And if you’ve ever wondered how fortune cookies are made, down one of Chinatown’s back alleys is the Golden Gate Fortune Cookie Factory (56 Ross Alley) where they make 1000 cookies per hour on one machine, and then the women on the assembly line have six seconds to fold them before the dough turns hard. The dough contains eggs, flour but they won’t reveal their other “secret” ingredients.

The Chinatown tour is not all about food, along the way some of the area’s major sights are explored along with its characters including Jun Yu's Barber Shop (32 Ross Alley), established in 1966. Jun Yu has catered to many famous people including Clint Eastwood, Michael Douglas and Matt Dillon, and even for his less famous customers he’ll not only cut hair, he’ll serenade them with a Chinese banjo or violin.

The final stop on the Chinatown tour is usually at the Vital Tea Leaf (1044 Grant), which its owner, Uncle Gee, points out is a tea bar, not a tea shop.

At first Uncle Gee may seem a bit bonkers, as he welcomes his customers manically into his tea bar but this is simply because he’s genuinely enthusiastic about the thousands of blends of tea he serves up - and he loves people.

“Sit down! Sit there! I’ll find something nice for you, you wait and see. My tea will make you strong. How old do you think I am? I’m 75 and it’s because I drink tea, and I feel like I’m 45.” Uncle Gee is talking, pouring tea and entertaining all at once.

He’s generous with his samples, which are actually really good and he says his mission is to educate the world on correct tea making. Uncle Gee’s tips for tea making is to first rinse the tea leaves in water to wake the leaves up, and it removes the caffeine, impurities and the tannin. He also says you should not put boiling water on tea leaves and it should not simmer for too long. Water should be hot but not boiling, and it should sit for just one to two minutes. Uncle Gee also says leaves should be recycled, and whatever you do - do not ask him for milk or sugar. (This is about the only thing that will get you barred from his tea bar).


Vital Tea Leaf

Some of the varieties of teas which are his favourites include blue tea, which is actually a kind of green tea, which is supposed to be good for lowering anxiety and creating balance.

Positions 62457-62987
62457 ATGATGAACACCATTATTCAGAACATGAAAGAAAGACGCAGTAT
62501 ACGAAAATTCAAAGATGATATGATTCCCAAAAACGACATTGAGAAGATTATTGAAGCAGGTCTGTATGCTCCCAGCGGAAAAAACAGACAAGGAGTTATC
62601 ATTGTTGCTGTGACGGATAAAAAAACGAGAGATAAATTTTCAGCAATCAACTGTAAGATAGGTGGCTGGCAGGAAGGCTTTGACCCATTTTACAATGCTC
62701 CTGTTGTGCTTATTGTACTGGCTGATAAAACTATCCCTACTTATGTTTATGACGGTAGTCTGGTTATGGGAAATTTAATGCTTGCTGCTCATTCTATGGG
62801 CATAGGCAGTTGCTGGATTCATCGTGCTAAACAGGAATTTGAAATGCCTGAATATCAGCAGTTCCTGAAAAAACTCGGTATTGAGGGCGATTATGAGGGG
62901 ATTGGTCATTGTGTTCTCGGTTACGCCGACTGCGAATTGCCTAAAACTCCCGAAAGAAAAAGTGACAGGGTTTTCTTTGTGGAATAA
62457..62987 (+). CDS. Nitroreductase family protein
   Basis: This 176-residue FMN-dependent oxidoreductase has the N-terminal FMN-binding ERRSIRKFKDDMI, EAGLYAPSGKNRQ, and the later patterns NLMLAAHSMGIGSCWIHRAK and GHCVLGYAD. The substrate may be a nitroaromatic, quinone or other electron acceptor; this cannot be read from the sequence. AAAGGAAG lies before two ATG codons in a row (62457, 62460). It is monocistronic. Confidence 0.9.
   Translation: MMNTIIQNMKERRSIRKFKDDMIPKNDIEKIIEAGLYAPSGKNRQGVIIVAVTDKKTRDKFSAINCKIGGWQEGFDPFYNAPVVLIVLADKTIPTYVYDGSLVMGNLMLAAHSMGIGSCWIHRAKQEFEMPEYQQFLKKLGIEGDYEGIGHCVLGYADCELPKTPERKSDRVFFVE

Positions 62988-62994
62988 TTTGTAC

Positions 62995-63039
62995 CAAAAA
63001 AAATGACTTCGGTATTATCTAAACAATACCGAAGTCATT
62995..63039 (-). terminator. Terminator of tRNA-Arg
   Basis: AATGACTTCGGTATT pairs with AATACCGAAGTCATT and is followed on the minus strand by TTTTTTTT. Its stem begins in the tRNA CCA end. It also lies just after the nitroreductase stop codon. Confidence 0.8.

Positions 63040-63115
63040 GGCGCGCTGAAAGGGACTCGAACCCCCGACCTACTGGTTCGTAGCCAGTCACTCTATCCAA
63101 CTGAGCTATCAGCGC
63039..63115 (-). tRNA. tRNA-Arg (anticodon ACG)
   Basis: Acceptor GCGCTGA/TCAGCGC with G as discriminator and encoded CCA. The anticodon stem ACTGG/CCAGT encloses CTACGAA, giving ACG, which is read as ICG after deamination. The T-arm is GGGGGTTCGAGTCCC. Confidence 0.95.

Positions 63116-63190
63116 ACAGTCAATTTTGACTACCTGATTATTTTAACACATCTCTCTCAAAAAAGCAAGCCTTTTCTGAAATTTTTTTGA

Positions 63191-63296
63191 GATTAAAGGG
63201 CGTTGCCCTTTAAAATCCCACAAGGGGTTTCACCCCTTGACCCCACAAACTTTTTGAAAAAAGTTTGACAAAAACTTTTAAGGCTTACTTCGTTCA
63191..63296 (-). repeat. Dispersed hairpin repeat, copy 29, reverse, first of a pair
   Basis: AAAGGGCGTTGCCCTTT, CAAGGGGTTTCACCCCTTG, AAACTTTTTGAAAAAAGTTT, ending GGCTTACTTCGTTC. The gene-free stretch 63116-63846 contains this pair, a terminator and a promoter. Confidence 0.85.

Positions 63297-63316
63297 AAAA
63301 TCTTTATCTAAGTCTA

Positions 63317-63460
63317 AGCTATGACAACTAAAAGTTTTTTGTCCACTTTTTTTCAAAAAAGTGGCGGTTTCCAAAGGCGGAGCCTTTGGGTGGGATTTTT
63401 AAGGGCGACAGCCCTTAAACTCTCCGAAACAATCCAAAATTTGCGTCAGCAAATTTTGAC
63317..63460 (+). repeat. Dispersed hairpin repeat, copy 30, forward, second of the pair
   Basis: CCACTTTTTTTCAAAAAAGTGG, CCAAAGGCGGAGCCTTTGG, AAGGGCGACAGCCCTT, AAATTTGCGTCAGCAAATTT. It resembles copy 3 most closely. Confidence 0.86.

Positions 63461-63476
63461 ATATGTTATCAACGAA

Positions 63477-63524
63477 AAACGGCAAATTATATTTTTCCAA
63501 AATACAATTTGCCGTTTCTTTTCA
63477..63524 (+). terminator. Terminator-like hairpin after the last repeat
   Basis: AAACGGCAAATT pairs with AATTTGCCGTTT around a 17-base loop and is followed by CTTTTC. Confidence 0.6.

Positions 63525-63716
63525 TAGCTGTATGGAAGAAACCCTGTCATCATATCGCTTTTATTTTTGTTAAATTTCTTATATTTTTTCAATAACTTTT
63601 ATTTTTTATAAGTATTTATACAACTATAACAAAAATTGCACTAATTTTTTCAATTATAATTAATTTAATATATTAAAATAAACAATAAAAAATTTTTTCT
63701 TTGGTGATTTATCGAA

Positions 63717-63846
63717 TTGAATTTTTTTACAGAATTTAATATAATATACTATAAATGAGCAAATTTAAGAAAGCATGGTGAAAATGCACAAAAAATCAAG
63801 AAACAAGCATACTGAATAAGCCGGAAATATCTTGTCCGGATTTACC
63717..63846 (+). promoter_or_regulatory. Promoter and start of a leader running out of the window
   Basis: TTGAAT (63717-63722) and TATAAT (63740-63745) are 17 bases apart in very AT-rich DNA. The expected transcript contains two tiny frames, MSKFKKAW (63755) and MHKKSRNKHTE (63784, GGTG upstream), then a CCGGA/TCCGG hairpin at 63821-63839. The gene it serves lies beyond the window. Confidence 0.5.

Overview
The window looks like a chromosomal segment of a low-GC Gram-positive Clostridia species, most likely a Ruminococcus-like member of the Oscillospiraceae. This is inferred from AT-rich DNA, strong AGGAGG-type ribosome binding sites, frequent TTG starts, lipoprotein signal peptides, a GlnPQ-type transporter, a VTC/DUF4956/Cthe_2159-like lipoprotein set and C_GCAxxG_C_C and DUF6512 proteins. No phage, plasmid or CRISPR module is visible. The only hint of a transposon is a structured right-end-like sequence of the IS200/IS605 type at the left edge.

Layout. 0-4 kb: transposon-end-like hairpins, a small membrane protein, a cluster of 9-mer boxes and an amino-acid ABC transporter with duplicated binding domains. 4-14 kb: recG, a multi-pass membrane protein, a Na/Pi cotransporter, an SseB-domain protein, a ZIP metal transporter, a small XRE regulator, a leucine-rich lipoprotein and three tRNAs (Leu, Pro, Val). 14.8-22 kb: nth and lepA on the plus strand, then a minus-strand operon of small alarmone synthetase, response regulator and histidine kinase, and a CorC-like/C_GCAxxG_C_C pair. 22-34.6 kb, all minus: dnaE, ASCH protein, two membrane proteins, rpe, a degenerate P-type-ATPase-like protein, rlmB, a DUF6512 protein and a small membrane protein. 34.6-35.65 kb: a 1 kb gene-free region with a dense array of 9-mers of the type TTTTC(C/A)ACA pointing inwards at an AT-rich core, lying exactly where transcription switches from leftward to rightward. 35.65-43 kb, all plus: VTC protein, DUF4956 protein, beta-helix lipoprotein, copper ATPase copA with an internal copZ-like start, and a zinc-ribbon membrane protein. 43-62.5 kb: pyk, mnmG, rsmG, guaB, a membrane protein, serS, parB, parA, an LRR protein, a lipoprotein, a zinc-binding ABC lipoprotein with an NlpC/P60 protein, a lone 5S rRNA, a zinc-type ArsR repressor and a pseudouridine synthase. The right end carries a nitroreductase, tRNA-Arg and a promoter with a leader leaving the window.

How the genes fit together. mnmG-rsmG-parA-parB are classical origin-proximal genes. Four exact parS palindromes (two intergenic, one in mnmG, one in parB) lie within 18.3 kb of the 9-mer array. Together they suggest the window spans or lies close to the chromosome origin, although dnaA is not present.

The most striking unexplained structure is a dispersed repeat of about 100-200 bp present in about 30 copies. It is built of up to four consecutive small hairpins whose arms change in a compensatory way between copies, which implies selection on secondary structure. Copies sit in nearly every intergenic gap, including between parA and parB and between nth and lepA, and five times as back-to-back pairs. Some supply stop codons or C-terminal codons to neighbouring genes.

Golden throat tea a kind of ginseng oolong, which Uncle Gee says is good for hangovers, and he has a bitter tea for detoxing, and a lychee black tea which is great to drink after spicy food or as an iced tea. Jasmin pearl tea has the least caffeine and the most antioxidants and is a white tea, ginger tea is not made of ginger but pine needles, and this is the best one for sinuses and for being “romantic”, according to Uncle Gee.

In truth the tours really only scratch the surface of the culinary delights San Francisco has to offer, but it’s a great introduction to one of the world’s great food cities.




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Local Tastes of the City: Visit www.localtastesofthecitytours.com or call 0011-1 (415) 665-0480.


Blue Heron Custom Tours and Travel: Visit www.BlueHeronCustomTours.com or call 0011-1 (866) 326-4237.


Places to Stay:

The W: 181 Third Street at Howard. Visit www.starwoodhotels.com/whotels or call 0011-1 (415) 777-5300. Since The W opened in the trendy SoMa district in 2000, the 31-storey property has been the "in" place to stay in San Francisco. It's a stylish and sophisticated hotel with a grey and black exterior and guest rooms with modern contemporary touches, most with fantastic views of the city.


The Prescott: 545 Post Street (near Union Square). Visit www.prescotthotel.com or call 0011-1 (415) 563-0303. Consistently voted as one of the best hotels in San Francisco, the Prescott is an elegant boutique property right in the heart of the city's shopping district. Staff are friendly and courteous and more than happy to pass on their local knowledge to guests.